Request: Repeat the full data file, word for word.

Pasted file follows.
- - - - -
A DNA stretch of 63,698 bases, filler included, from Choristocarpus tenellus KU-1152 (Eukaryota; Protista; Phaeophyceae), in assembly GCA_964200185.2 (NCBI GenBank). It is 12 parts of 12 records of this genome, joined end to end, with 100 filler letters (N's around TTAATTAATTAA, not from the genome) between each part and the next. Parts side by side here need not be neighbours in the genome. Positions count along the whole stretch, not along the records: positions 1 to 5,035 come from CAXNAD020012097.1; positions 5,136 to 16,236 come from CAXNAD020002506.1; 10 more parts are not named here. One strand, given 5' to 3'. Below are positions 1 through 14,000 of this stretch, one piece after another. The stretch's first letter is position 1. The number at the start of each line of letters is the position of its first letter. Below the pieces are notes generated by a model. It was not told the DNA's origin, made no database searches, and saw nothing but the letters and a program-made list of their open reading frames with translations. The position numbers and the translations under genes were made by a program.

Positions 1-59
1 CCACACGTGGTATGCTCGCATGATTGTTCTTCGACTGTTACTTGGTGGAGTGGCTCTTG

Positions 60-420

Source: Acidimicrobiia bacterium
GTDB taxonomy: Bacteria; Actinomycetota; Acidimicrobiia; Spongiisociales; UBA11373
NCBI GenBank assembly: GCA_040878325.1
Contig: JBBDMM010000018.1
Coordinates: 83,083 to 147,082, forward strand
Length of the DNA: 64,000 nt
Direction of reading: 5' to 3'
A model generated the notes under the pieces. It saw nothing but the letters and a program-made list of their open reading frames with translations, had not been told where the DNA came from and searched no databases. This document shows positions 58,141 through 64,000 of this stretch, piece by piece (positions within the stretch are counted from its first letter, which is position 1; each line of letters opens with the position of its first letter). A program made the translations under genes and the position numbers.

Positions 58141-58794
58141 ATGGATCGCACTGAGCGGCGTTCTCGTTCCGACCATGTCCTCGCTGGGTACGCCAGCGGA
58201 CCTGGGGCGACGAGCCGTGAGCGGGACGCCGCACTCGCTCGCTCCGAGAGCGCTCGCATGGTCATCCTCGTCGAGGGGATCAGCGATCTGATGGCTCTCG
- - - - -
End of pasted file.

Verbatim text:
A DNA stretch of 63,698 bases, filler included, from Choristocarpus tenellus KU-1152 (Eukaryota; Protista; Phaeophyceae), in assembly GCA_964200185.2 (NCBI GenBank). It is 12 parts of 12 records of this genome, joined end to end, with 100 filler letters (N's around TTAATTAATTAA, not from the genome) between each part and the next. Parts side by side here need not be neighbours in the genome. Positions count along the whole stretch, not along the records: positions 1 to 5,035 come from CAXNAD020012097.1; positions 5,136 to 16,236 come from CAXNAD020002506.1; 10 more parts are not named here. One strand, given 5' to 3'. Below are positions 1 through 14,000 of this stretch, one piece after another. The stretch's first letter is position 1. The number at the start of each line of letters is the position of its first letter. Below the pieces are notes generated by a model. It was not told the DNA's origin, made no database searches, and saw nothing but the letters and a program-made list of their open reading frames with translations. The position numbers and the translations under genes were made by a program.

Positions 1-59
1 CCACACGTGGTATGCTCGCATGATTGTTCTTCGACTGTTACTTGGTGGAGTGGCTCTTG

Positions 60-420

Source: Acidimicrobiia bacterium
GTDB taxonomy: Bacteria; Actinomycetota; Acidimicrobiia; Spongiisociales; UBA11373
NCBI GenBank assembly: GCA_040878325.1
Contig: JBBDMM010000018.1
Coordinates: 83,083 to 147,082, forward strand
Length of the DNA: 64,000 nt
Direction of reading: 5' to 3'
A model generated the notes under the pieces. It saw nothing but the letters and a program-made list of their open reading frames with translations, had not been told where the DNA came from and searched no databases. This document shows positions 58,141 through 64,000 of this stretch, piece by piece (positions within the stretch are counted from its first letter, which is position 1; each line of letters opens with the position of its first letter). A program made the translations under genes and the position numbers.

Positions 58141-58794
58141 ATGGATCGCACTGAGCGGCGTTCTCGTTCCGACCATGTCCTCGCTGGGTACGCCAGCGGA
58201 CCTGGGGCGACGAGCCGTGAGCGGGACGCCGCACTCGCTCGCTCCGAGAGCGCTCGCATGGTCATCCTCGTCGAGGGGATCAGCGATCTGATGGCTCTCG